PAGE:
The IASB staff will continue to gather information about how changes in accounting policy are being presented in financial statements. Comparability, which is the main purpose of the IAS 8 requirements, will be considered more generally in the development of the presentation and disclosure chapters in the Conceptual Framework project.

The IASB staff will be responsible to assess and present to the IASB on a case-by-case basis whether to create more specific transition requirements for a particular IFRS or amendment.

IFRIC Update

The IASB received an update from the September 2012 meeting of the IFRS Interpretations Committee. The IASB was informed of a request for guidance on the meaning of "expiry" within the context of accounting for the derecognition of financial assets. This request was included in the feedback on the IFRS Interpretations Committee's discussion of derecognition of financial instruments upon modification, and on which it finalized an agenda decision at its September 2012 meeting. The IASB noted the request.

Insurance contracts (IASB-only session)

The IASB held an education session to continue to discuss the proposed Standard on insurance contracts (proposed Standard), including the presentation approach in the statement of comprehensive income for premiums and claims, non-claims fulfillment costs, and acquisition costs. No decisions were made.

In addition, the IASB met to discuss financial instruments with discretionary participation features, transition requirements, effective date, comparative information, and early application.

Financial instruments with discretionary participation features

For a financial instrument with a discretionary participation feature, the IASB tentatively decided to adapt the following contract boundary criteria and recognition criteria:

  • The contract boundary for a financial instrument with a discretionary participation feature is the point at which the contract no longer confers substantive rights on the contract holder and certain conditions are met.
  • An entity would recognize a financial instrument with a discretionary participation feature only when the entity becomes a party to the contractual provisions of the instrument.

Transition requirements

The IASB made the following tentative decisions related to transition requirements:

  • An insurer would follow the reclassification guidance in IFRS 9, Financial Instruments except that an insurer would be:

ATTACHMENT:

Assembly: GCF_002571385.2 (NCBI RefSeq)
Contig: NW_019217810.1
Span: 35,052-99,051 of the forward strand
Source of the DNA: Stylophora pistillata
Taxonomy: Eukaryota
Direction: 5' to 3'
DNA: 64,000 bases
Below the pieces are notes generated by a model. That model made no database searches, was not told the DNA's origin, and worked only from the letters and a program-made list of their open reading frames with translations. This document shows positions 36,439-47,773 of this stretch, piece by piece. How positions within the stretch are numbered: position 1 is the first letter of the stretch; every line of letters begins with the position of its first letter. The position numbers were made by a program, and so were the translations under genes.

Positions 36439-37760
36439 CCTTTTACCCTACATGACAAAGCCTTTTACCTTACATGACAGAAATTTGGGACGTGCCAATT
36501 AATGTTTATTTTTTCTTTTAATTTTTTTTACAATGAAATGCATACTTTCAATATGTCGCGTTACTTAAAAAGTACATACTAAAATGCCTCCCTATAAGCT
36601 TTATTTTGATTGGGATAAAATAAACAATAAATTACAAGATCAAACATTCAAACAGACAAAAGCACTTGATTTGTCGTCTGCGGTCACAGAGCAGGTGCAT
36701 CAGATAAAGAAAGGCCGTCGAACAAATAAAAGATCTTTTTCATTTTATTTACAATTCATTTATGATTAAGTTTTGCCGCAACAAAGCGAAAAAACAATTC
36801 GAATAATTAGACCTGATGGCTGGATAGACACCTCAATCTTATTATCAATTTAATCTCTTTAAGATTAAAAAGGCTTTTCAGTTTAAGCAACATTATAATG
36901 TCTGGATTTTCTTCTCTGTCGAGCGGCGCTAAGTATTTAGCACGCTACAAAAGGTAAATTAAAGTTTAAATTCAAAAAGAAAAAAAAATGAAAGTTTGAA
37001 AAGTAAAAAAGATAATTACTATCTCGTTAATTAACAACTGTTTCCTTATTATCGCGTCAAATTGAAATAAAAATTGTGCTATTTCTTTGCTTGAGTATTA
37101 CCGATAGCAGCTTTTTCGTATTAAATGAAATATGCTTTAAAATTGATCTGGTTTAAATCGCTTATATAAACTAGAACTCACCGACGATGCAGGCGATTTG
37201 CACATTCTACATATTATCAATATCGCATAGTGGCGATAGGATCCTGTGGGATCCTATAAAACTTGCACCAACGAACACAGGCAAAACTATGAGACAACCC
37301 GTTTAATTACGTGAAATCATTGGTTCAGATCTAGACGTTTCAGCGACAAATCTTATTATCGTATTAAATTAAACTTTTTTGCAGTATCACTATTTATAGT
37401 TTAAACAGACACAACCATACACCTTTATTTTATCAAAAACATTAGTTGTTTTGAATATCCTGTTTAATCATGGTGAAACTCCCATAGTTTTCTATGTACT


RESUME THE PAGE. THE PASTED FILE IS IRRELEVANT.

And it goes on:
• Permitted to designate eligible financial assets under the fair value option where new accounting mismatches are created
    • Required to revoke previous designations under the fair value option where the accounting mismatch no longer exists
    • Permitted to newly elect to use other comprehensive income for the presentation of changes in the fair value of some or all equity instruments that are not held for trading, or revoke a previous election if applicable (following earlier application of IFRS 9)
  • An insurer would determine the residual margin on transition, assuming that all changes in estimates of cash flows between initial recognition and the beginning of the earliest period presented were already known at initial recognition.

In addition, the IASB tentatively decided that:

  • The proposed transition requirements for insurers that already apply IFRS would also apply to first-time adopters of IFRS.
  • The proposed transition requirements would not include explicit guidance on redesignation of property, plant and equipment and investment property on transition.

Effective date, comparative financial statements and early application

The IASB stated its intention to allow approximately three years between the date of publication of the final insurance contracts Standard (final Standard) and the mandatory effective date. In addition: the IASB tentatively decided:

  • To permit entities to apply the final Standard before the mandatory effective date
  • To require entities to restate comparative financial statements on first application of the final Standard

See the IASB project summary for more information on this project.

Insurance contracts (IASB-FASB joint session)

The IASB and the FASB continued their joint discussions on the insurance contracts project and discussed:

  • The time value of money in the premium allocation approach
  • The presentation of changes in the liability for participating contract
  • How premiums and claims, non-claims fulfillment costs, and acquisition costs should be presented in the statement of comprehensive income